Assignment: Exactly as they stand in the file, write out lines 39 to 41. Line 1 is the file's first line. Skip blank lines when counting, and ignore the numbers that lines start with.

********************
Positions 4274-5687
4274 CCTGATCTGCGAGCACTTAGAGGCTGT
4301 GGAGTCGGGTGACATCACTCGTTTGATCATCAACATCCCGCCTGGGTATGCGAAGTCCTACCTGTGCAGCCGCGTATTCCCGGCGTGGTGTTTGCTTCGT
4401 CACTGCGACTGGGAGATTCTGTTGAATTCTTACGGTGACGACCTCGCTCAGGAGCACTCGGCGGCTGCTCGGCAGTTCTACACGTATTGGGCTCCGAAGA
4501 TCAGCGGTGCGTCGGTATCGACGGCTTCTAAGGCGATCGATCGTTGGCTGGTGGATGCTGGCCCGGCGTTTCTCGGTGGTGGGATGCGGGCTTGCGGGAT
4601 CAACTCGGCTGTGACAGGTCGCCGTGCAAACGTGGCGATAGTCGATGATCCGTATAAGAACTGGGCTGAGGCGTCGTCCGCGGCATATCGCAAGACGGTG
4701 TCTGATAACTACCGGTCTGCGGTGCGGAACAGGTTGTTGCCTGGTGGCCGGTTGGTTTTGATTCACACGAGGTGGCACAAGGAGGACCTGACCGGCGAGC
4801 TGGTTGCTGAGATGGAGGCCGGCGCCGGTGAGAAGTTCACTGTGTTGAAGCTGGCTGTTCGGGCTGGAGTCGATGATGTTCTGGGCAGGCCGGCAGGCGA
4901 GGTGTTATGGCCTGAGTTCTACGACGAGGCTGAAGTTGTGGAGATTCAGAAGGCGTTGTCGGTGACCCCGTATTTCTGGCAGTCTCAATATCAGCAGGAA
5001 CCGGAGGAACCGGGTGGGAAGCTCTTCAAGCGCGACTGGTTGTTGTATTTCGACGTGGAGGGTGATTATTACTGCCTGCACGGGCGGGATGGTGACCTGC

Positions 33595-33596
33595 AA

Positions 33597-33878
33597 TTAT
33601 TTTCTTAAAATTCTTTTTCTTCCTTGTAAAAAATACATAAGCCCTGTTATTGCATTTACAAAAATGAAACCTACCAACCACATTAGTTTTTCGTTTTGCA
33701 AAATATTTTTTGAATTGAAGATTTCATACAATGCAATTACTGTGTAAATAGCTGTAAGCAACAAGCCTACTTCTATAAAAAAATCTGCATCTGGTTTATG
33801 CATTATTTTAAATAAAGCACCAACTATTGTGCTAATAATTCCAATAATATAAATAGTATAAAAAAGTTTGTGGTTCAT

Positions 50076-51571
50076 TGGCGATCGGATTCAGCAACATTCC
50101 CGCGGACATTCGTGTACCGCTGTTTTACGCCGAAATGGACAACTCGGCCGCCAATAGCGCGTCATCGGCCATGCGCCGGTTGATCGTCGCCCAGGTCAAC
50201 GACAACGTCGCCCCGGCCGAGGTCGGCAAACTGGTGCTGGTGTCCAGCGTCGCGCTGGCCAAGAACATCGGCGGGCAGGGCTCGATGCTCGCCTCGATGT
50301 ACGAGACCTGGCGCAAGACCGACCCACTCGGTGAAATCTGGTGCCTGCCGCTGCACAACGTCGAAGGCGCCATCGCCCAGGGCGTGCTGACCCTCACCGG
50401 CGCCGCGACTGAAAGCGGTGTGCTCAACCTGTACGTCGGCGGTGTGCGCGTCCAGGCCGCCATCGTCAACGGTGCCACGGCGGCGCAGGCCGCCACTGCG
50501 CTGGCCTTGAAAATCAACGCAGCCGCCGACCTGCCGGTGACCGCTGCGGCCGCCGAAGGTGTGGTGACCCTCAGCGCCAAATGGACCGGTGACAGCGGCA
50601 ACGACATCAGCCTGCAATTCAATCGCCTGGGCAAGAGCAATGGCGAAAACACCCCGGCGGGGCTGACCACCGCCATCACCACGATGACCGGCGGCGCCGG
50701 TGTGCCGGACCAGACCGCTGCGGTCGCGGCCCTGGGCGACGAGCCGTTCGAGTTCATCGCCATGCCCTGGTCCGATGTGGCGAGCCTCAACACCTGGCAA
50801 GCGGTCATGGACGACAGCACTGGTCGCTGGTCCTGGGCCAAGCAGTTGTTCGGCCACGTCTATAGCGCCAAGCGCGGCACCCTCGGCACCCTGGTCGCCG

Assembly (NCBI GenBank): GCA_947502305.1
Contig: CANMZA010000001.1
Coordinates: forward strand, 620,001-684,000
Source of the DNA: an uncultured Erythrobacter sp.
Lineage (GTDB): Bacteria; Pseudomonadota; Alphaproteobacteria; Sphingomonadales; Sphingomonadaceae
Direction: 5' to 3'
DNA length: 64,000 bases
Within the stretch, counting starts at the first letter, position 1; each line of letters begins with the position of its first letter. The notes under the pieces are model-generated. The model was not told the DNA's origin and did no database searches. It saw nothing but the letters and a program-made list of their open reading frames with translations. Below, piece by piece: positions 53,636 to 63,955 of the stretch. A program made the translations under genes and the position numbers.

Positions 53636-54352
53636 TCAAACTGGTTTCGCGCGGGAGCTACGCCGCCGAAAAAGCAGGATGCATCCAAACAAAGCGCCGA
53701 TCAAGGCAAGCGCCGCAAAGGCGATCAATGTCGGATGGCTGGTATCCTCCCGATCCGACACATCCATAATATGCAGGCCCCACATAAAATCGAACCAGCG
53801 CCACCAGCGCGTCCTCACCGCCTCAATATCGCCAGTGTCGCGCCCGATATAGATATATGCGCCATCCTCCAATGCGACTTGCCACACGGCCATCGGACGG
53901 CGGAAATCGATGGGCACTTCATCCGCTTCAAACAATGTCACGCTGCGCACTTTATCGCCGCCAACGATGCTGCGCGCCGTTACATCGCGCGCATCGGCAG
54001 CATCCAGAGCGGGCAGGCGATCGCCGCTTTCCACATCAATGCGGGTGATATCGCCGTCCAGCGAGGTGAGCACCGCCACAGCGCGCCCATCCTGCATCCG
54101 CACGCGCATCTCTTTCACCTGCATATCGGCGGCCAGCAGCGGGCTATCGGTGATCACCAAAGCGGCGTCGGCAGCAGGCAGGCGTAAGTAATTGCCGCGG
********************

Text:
53801 CCACCAGCGCGTCCTCACCGCCTCAATATCGCCAGTGTCGCGCCCGATATAGATATATGCGCCATCCTCCAATGCGACTTGCCACACGGCCATCGGACGG
53901 CGGAAATCGATGGGCACTTCATCCGCTTCAAACAATGTCACGCTGCGCACTTTATCGCCGCCAACGATGCTGCGCGCCGTTACATCGCGCGCATCGGCAG
54001 CATCCAGAGCGGGCAGGCGATCGCCGCTTTCCACATCAATGCGGGTGATATCGCCGTCCAGCGAGGTGAGCACCGCCACAGCGCGCCCATCCTGCATCCG